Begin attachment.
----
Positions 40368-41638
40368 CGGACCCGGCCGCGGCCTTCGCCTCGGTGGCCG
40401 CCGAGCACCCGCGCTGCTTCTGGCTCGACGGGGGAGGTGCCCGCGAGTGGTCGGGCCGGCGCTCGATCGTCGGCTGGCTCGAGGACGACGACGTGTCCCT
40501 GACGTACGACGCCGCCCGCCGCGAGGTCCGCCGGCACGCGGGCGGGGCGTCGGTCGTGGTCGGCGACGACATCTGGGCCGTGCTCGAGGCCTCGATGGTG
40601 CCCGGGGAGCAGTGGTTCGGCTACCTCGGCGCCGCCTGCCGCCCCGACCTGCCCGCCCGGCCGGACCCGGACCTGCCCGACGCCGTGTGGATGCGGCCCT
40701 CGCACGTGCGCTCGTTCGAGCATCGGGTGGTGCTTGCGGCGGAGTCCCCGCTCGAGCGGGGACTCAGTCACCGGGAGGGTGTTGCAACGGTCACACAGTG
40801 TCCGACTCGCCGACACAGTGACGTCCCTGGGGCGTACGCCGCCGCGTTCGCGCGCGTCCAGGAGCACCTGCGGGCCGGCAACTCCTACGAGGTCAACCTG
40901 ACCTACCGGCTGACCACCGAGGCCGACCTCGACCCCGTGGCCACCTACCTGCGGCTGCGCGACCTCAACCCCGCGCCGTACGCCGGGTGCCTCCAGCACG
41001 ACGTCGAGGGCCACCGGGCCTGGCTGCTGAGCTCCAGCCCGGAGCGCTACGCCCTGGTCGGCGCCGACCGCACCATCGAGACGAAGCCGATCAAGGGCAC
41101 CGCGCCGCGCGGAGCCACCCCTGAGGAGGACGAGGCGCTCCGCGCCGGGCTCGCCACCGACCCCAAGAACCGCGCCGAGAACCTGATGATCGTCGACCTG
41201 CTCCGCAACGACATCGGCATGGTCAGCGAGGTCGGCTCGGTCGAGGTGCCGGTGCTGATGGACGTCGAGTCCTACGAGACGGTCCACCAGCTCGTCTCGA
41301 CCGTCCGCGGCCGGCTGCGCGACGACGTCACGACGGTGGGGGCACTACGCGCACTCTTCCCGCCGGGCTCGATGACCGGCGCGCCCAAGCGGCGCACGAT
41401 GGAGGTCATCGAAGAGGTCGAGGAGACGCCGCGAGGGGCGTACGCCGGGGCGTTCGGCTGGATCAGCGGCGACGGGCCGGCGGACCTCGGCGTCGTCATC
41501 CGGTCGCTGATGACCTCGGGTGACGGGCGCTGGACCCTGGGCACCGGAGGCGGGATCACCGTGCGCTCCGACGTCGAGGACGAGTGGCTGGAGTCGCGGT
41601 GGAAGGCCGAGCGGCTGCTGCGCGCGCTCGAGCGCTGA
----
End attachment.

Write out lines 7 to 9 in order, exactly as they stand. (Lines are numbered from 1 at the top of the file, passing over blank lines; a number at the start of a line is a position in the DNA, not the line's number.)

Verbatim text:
40801 TCCGACTCGCCGACACAGTGACGTCCCTGGGGCGTACGCCGCCGCGTTCGCGCGCGTCCAGGAGCACCTGCGGGCCGGCAACTCCTACGAGGTCAACCTG
40901 ACCTACCGGCTGACCACCGAGGCCGACCTCGACCCCGTGGCCACCTACCTGCGGCTGCGCGACCTCAACCCCGCGCCGTACGCCGGGTGCCTCCAGCACG
41001 ACGTCGAGGGCCACCGGGCCTGGCTGCTGAGCTCCAGCCCGGAGCGCTACGCCCTGGTCGGCGCCGACCGCACCATCGAGACGAAGCCGATCAAGGGCAC